C# - Passing Parameters by Output

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A return statement can be used for returning only one value from a function. However, using output parameters, you can return two values from a function. Output parameters are like reference parameters, except that they transfer data out of the method rather than into it.

The following example illustrates this:

using System;

namespace CalculatorApplication
{
   class NumberManipulator
   {
      public void getValue(out int x )
      {
         int temp = 5;
         x = temp;
      }
   
      static void Main(string[] args)
      {
         NumberManipulator n = new NumberManipulator();
         /* local variable definition */
         int a = 100;
         
         Console.WriteLine("Before method call, value of a : {0}", a);
         
         /* calling a function to get the value */
         n.getValue(out a);

         Console.WriteLine("After method call, value of a : {0}", a);
         Console.ReadLine();

      }
   }
}

When the above code is compiled and executed, it produces the following result:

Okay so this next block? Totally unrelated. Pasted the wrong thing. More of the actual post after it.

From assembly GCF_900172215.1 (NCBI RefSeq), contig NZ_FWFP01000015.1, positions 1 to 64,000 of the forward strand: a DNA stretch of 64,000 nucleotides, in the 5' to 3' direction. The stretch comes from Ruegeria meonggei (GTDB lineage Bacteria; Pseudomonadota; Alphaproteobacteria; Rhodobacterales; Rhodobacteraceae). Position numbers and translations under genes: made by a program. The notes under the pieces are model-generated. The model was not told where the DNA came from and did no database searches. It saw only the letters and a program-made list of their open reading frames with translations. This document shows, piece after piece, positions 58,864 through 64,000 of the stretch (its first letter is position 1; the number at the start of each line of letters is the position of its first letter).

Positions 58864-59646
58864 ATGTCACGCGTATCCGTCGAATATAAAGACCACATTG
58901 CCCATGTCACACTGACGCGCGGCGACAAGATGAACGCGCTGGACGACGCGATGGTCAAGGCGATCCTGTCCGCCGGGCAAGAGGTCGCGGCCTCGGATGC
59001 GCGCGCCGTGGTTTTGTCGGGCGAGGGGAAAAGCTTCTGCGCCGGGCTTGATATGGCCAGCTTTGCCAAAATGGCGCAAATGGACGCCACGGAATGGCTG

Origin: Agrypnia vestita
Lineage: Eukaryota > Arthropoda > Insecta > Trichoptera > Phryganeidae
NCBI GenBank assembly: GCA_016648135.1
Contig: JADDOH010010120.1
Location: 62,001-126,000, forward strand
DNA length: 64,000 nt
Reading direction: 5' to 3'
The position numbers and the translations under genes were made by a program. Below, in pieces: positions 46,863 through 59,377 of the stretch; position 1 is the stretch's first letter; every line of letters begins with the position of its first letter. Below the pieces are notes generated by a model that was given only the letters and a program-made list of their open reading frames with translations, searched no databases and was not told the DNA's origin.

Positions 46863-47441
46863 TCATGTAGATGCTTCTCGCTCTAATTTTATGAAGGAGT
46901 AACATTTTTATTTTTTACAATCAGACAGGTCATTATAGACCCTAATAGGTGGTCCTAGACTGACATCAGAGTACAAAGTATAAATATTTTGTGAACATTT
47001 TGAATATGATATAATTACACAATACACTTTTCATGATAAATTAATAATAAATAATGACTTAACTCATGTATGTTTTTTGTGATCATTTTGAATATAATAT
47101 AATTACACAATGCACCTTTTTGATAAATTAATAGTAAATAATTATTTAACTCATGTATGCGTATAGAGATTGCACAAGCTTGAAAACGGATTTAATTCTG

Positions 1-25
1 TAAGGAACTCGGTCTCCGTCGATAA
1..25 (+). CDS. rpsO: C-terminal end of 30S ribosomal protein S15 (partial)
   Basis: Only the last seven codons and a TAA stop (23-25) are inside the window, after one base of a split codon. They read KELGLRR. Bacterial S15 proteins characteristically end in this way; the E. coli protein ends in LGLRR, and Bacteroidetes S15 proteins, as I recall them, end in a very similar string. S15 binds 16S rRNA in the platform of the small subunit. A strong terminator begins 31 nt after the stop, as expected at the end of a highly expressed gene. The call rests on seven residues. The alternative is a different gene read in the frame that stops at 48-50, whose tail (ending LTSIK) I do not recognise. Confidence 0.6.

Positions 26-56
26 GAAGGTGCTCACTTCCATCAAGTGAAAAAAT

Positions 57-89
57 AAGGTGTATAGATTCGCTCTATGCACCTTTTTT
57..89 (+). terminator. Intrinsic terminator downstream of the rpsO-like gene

Before method call, value of a : 100
After method call, value of a : 5

The variable supplied for the output parameter need not be assigned a value the method call. Output parameters are particularly useful when you need to return values from a method through the parameters without assigning an initial value to the parameter. Look at the following example, to understand this:

using System;

namespace CalculatorApplication
{
   class NumberManipulator
   {
      public void getValues(out int x, out int y )
      {
          Console.WriteLine("Enter the first value: ");
          x = Convert.ToInt32(Console.ReadLine());
          Console.WriteLine("Enter the second value: ");
          y = Convert.ToInt32(Console.ReadLine());
      }
   
      static void Main(string[] args)
      {
         NumberManipulator n = new NumberManipulator();
         /* local variable definition */
         int a , b;
         
         /* calling a function to get the values */
         n.getValues(out a, out b);

         Console.WriteLine("After method call, value of a : {0}", a);
         Console.WriteLine("After method call, value of b : {0}", b);
         Console.ReadLine();
      }
   }
}

When the above code is compiled and executed, it produces the following result (depending upon the user input):

Enter the first value:
7
Enter the second value:
8
After method call, value of a : 7
After method call, value of b : 8


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